Nusser & Baumgart

Albert Weis "parade"

26 Jan - 05 Mar 2011

coupes, 2008
flexions, 2010
Nusser & Baumgart is pleased to present new works by the sculptor Albert Weis (born in Passau in 1969) at the comprehensive solo exhibition parade. As the Berlin-based artist noted prior to its opening, this exhibition “traces the long path from Dürer via Giacometti to Gropiusstadt and the Berlin Philharmonic by Scharoun”. And yet the exhibition doesn’t appear burdened by the heavy luggage of half a millennium of art and architectural history. The abstract aluminium and neon structures, the folded and screentone layered paper and photo works, and the video installation seem rather to absolve their “parade” light-footedly.

Common to all works is the rather cool, indeterminate modern aesthetic that curiously remains ambiguous while still obviously following similar principles. The “folding” motif—several overlapping layers that give rise to complexity—returns again and again, suggesting that here we are dealing with spatial and architectural references and structures. In addition to the photographic works dedicated to Hans Scharoun’s legendary Berlin Philharmonic, which was constructed from 1960 to 1963, the video parade and the like-named screentoned photos showing images of Gropiusstadt in Berlin also directly hint at the architectural theme. Gropiusstadt, the satellite city constructed by Bruno Taut during the 60s and 70s as an extension to the Horseshoe Development (“Hufeisensiedlung”), quickly lapsed into social decline after its completion, illustrating the dilemma of modernity, whose ideals are often betrayed when they are realized in an inappropriate manner, thus discrediting the project of modernity.

The leitmotif of modernity’s ideals and utopias is also the focus of Albert Weis’s works. He is neither interested in the melancholic view of the immaculate aesthetics manifested in famous modern buildings, nor does he attempt to illustrate critically the failure of such utopias from the perspective of later generations. His vision is much more focused upon the structures that can be interpreted as the building blocks, the formal skeleton, of modernity. One prominent example of such a system is the Modulor developed by Le Corbusier between 1942 and 1955 - a proportional system combining anthropometric scale with the ideal proportions of the Golden Ratio, thus creating a relationship between human size and mathematical order. This system of proportion—the Modulor upon which Le Corbusier based all his buildings—provided the point of departure for Albert Weis’s abstract aluminium works, the flexions: edgy aluminium shapes that have been sawn at various intervals and bent to form crystalline structures. Their total length and the proportions of their pieces correspond to the scales of the Modulor. But by varying the progression of the proportions, Weis creates ever new individual forms that both contradict and rupture the strict repetition of sameness Le Corbusier practiced.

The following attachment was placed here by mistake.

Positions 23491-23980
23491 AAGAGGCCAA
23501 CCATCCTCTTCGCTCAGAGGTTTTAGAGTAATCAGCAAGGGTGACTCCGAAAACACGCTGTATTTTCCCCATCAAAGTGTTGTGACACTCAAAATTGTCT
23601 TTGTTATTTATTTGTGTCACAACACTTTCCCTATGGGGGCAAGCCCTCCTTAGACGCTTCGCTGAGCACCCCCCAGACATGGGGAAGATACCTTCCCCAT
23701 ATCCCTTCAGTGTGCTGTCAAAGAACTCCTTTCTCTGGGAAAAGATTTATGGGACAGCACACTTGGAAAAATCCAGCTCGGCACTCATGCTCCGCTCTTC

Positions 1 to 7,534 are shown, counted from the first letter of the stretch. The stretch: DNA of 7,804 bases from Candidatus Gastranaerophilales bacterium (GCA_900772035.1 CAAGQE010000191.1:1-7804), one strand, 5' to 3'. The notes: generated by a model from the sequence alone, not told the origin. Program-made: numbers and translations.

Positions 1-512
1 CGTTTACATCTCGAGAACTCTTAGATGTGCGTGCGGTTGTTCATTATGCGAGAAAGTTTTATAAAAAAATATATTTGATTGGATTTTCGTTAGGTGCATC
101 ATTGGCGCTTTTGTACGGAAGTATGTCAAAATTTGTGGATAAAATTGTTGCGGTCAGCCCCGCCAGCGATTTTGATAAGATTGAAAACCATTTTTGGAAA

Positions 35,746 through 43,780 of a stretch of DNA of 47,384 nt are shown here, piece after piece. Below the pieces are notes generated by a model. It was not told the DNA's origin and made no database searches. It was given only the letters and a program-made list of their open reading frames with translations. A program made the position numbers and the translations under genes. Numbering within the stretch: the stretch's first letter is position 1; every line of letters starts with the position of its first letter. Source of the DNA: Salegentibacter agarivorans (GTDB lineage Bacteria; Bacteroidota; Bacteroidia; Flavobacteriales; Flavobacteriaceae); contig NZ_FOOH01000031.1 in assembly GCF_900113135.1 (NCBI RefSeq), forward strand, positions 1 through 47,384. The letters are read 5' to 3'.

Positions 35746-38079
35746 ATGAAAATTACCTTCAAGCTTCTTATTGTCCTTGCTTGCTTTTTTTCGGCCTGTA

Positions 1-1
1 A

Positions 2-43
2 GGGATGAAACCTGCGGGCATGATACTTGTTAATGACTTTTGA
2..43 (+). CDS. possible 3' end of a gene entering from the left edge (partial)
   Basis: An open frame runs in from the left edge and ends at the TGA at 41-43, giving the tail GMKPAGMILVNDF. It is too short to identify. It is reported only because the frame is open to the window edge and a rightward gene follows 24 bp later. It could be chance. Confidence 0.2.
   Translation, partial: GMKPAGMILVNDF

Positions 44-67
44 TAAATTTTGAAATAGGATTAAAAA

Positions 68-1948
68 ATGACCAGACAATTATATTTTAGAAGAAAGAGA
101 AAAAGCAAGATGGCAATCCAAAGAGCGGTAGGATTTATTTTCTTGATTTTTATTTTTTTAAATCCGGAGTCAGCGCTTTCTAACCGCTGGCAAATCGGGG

The installation coupes - two identical neon structures, diagonally reflecting and interlocking with each other and presented in front of two wall mirrors—also has its roots in modernity. The installation alludes to Alberto Giacommetti’s only abstract sculpture of 1934, the Cube, which itself was loosely based upon the polyhedron in Albrecht Dürer’s equally famous and enigmatic copperplate engraving Melancolia I of 1514, where the rational world of science is merged with the imaginative sphere of art. The self-contained physicality of form in both Dürer’s and Giacometti’s work becomes an open structure in Weis’s work, it’s contours rendered seemingly immaterial by the light of the neon tubes and the pair of wall mirrors that reflect the sculpture endlessly, thus transporting it into infinite space. Both of these features—both the structural openness and the motif of infiniteness and boundlessness—again allude to the origins of this sculpture: modernity and its utopias.

In his works Albert Weis designs complex, multifaceted referential systems with which he investigates the principles of modernity—however ideal or rigid some of those principles may be—analysing and reformulating them in new works. In them one can still sense the utopian moments of time to which they refer. And yet, by denying any clear function, they transform the now purely historical utopia into structures which, in their openness, relocate to the present that ideal moment in abstract form. And thus the potential of modernity is rendered once again productive in the present, yet without adopting its ideals naively and uncritically. Quite the reverse: Weis’s view of modernity is never one-sided, and thus its ruptures and imperfections are manifest, although, in his works, they are not disqualified as a sinful fall; rather, they are embraced as an opportunity.

Text: Martina Fuchs

Tags: Le Corbusier, Albert Weis